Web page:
As a former flight attendant, I visited Albania and Poland in all European countries. Poland is the fifth largest country in Europe. Apart from Lech Walesa, Copernicus, the Pope and a decade of Polish jokes that I never understood, I knew nothing about this land. But my interest peaked because it would soon be warm on the tourist trail and because my husband's family in Chicago came from here. He was tempted to discover his roots with pleasure. I studied and got something new. We flew from Atlanta via JFK for less than 4 days and from Warsaw to Krakow. There is no fatigue to the tired with a spin. I prefer to visit out-of-season cities to discuss with the locals. Provides an authentic and intimate atmosphere.
Upon arrival at the airport, Pavel welcomed us, who would be our entire driver. His greeting board is "Suza Davis". I say, "Hi, I'm Suzy from Atlanta." I chuckled when he said, "Yes, on the ground floor of the US." We looked at Hotel Amadeus, a 16th-century post office in the city center. Prince Charles once lay in our room, I said.
We set out for dinner. The illuminated old town was stunning and full of many young people, I felt old. 150,000 students live in this university city. Krakow is Europe's premier party where they stay until the birds sing. This historic quarter holds the concentration of the largest bars and restaurants in the world. Suddenly we discovered the Pierogi Garden, the latest Polish dumpling. Stuffed cabbage, lamb, beef, berries, chocolate and even peanut butter. There were 6 kinds of soup, each of the beets I hurt. After a dozen dumplings, I had melted ewe cheese pancakes, which was too delicious.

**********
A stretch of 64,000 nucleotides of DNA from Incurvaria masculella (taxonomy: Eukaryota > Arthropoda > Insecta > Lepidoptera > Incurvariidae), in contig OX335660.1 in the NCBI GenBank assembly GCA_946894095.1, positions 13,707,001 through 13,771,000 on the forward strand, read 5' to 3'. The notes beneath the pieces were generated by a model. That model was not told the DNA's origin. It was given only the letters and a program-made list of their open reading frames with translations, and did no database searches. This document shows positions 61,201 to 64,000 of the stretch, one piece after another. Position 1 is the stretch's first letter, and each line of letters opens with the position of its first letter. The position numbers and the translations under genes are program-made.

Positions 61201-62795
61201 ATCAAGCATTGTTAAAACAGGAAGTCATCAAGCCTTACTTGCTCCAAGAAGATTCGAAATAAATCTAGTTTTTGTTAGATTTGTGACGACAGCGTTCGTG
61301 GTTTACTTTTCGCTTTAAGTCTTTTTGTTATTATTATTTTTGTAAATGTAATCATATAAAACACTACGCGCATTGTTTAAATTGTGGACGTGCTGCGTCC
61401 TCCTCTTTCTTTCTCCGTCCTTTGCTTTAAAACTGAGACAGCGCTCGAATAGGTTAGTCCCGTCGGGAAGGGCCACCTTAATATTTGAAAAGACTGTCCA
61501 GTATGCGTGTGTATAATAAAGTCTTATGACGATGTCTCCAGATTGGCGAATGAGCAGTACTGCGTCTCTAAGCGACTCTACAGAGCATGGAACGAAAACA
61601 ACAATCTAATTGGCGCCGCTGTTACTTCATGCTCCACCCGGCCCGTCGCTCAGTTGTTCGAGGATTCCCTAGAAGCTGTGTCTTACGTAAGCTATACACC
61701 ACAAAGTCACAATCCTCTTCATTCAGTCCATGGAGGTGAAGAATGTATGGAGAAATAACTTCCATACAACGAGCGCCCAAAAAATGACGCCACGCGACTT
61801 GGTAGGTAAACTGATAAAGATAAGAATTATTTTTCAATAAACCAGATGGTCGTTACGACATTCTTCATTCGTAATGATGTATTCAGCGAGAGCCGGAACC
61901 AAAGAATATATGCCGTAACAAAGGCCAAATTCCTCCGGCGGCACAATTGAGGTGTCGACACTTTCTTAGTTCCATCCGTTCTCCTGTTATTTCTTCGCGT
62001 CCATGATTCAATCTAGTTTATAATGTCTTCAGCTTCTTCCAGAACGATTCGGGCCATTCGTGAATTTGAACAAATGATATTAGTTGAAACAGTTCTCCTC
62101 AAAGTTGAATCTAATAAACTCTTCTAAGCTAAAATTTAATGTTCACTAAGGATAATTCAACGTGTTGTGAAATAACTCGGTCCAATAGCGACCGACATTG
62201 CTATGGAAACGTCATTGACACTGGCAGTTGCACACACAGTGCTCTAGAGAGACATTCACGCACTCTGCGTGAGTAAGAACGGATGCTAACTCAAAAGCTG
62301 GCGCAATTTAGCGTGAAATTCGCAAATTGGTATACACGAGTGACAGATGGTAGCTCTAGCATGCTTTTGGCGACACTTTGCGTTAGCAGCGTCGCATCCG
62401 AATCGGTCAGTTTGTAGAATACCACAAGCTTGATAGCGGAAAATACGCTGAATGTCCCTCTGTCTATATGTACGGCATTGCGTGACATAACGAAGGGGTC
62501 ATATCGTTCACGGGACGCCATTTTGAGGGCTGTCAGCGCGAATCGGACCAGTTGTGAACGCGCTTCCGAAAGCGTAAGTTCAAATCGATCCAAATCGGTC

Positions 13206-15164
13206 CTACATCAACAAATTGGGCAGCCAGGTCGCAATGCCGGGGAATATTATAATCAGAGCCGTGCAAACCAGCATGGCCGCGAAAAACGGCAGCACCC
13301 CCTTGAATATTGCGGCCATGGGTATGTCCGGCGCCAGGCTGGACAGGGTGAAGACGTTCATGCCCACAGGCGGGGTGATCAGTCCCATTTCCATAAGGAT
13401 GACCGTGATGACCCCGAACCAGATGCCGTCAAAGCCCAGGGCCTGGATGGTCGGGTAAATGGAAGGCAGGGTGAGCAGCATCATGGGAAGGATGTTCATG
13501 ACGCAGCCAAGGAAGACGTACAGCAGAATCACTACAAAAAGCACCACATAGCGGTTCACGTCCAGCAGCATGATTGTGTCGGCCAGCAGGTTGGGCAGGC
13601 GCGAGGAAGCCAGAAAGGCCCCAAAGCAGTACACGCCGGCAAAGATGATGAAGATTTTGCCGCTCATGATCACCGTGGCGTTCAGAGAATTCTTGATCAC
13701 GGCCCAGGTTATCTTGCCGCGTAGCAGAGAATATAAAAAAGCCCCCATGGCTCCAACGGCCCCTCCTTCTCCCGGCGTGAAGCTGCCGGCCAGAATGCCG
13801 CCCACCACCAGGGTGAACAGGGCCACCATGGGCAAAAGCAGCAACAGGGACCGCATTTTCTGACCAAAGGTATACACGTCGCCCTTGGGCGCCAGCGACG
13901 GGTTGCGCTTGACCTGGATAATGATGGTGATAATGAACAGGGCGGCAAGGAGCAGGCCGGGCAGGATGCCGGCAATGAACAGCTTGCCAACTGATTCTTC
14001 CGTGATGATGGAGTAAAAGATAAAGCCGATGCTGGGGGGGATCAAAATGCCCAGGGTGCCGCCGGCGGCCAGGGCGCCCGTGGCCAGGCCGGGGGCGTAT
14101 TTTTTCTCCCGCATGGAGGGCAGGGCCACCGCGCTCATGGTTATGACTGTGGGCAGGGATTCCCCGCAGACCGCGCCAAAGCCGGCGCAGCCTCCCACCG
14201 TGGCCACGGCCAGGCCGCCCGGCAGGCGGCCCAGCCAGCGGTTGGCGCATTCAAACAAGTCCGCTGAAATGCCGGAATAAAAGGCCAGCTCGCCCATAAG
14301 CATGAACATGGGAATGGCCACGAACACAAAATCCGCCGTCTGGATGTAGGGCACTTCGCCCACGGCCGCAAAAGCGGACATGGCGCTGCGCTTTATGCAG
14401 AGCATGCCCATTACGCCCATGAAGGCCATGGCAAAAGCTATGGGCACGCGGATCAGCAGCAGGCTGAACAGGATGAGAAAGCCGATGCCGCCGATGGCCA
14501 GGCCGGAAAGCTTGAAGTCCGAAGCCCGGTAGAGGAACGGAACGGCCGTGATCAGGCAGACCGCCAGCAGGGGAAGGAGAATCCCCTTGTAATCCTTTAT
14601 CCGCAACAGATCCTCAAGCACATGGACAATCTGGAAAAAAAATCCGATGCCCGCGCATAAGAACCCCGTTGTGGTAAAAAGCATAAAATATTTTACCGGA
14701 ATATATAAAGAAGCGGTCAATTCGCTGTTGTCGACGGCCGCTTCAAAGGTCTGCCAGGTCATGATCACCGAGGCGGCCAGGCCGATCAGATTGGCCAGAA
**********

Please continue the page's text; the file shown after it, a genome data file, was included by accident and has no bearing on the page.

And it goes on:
There have been numerous invasions in Poland during its history. After the attack by the Germans and then the Russians in 1989, it finally reached independence with the collapse of Soviet Communism. Krakow in the II. Towards the end of World War II the Germans destroyed wire by wire. It was planned to detonate as soon as the Russians took over, luckily the war ended a few hours before the plan was implemented.
Today it remains one of the few cities that has survived in its original form. Today its 780,000 inhabitants have become a fashionable international capital. Lively and modern, it still retains its traditional culture in some way with royal architecture. Find the spirit of the new Poland in Krakow.
On day 2, she was greeted by Anna, who was strikingly beautiful. We started off with a web of cobblestone streets in the Old Town, which we intended to walk. It was a maze of museums, chapels, galleries, cafes and football. Even in winter, I had fun with street dancers, mimics, accordions and a knight in an armored break dance on one corner.
We entered the largest medieval square in Europe, where little has changed since 1257. Its crown is crowned by a bell tower where an insect plays at the top of the clock. This will shake the residents at night. One must see the Cloth Hall, where fish merchants, clothing merchants and bakers have been selling their goods since the 14th century. Now a fabulous arcade at craft stalls.
We walked to the well-preserved Jewish Quarter, which is now artistic. Poland once held the largest concentration of Jews in Europe, with 3.5 million people. In the Middle Ages, the kings of Poland observed that they were deported elsewhere and asked them to boost their economy. Here they grew up to the post-World War II Holocaust and forced communism. Now there are only 180 left. We watched the ghettos where Spielberg's famous movie was filmed, and reviewed the river to see Schindler's factory.